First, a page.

August 6, 2009

Irrelevant really, except I once was very blonde and very young.

Irrelevant except I once was very blonde and very young.

I’ll admit one of my prime annoyances is the marketing of blonde ales as if the beer is a woman you can “have”.  “Skinny blondes like to have a good time” being the most recently obnoxious example of this.

According to the press, Brew Dog’s Trashy Blonde has come under fire from feminists. This beer happens to be my favourite offering from Brew Dog, and that’s saying a lot.

It’s a pretty lantern-orange color. The big fruits (lychee dominates) and hoppy bite are fresh and juicy, and they ask little from the drinker, save that you pair it with something tasty.  Anything really. I won’t say it’s easy going because then I would be anthropomorphizing this beer.

The marketing of Trashy Blonde is so OTT and really kind of poignantly satirical, it’s hard to be offended.  Once a friend of mine read the label out loud.  “You know you shouldn’t…A titillating, neurotic, peroxide punk of a pale ale.  Combining attitude, style, substance and a little bit of low self esteem for good measure; what would your mother say?”  She and I, both avowed feminists, cracked up.

If we could just drop the blonde’s “e” it could be talking about the forbidden boyfriend, about a person we know or used to be. It could be, my my hey hey, the story of blond Johnny Rotten.

Good beer is sexy.  Can we find a new way to talk about this yummy aspect that doesn’t demean women?  Irony is one place to start but it’s going to be, as most things worth doing, a very tricky business.

Another way to get your five a day
April 20, 2009

Crap beer: it’s a blank canvas!  Here is a terribly blurry picture of me drinking “Garlic Beer”–one of my guilty pleasures at Garlic and Shots.  It’s basically generic lager with crushed garlic floating in the head.  I consider it a health drink.

Lime in a Corona.  A wedge of lemon in a hefeweizen. If you’re a girl, these are probably the first beers someone sets in front of you.  Maybe a shandy, if you started early.  And this is one of the benefits of being a lady— you can put stuff in your beer and no one will look down on you for it.  I mean, any more than they already are.

When I used to teach on a Marine base sometimes we’d celebrate after finals with boilermakers at the local watering hole (off the base– for some reason the Marines insisted I never set foot in the bar on the base.  To this day I regret not checking it out.)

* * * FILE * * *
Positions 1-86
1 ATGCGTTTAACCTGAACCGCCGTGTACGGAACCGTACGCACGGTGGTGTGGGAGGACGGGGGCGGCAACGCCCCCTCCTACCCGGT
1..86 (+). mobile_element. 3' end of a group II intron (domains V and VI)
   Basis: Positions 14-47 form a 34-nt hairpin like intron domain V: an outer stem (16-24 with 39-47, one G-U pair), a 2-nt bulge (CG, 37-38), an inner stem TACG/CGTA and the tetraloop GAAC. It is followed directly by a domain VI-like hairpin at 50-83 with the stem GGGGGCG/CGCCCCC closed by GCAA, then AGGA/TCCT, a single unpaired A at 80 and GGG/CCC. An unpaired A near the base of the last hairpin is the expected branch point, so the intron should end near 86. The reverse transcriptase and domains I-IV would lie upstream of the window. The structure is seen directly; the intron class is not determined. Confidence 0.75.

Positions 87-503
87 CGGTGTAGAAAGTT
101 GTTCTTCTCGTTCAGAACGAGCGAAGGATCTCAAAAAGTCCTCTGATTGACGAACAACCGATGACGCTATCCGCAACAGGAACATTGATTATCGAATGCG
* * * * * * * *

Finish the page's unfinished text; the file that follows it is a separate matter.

I would consider plopping a shot of soju into a glass of Hite–a Korean “beer bomb”.  I could also see myself adding some Jagermeister to a pint of Guinness.  I might add some whisky to my Sassquash mild to give it some lifeblood.  Do you ever put anything in beer either to get you happy faster, or to improve a mediocre pint?  Do tell.

Thank you David Mitchell.
April 19, 2009

Banned Courage ad

Banned Courage ad

Don’t you hate it when someone does something stupid/insenstive/hostile and then says, “I was drunk”?  Perhaps some people like to see booze as some Jekyll potion, but drink can’t create something that wasn’t already there.  It does, however, provide people who are jerks with an excuse for their behavior.  Which brings me to this ad.

David Mitchell takes on the courage ad in a recent Guardian piece. He also takes on some of the irrational responses of the ASA to beer advertising with his typical humanity and humor.

Like Mitchell, at first I didn’t get this ad.  The woman doesn’t look “bad” enough to explain the scenario.  Is she asking him to unzip her?  Follow her up the stairs to the bedroom?  Why is he afraid? What is going on?  Only the little tag hanging from the back of her garment helps with the narrative…oh, she just bought that dress.  And, oh, by perverse advertising standards we are supposed to see this woman as fat.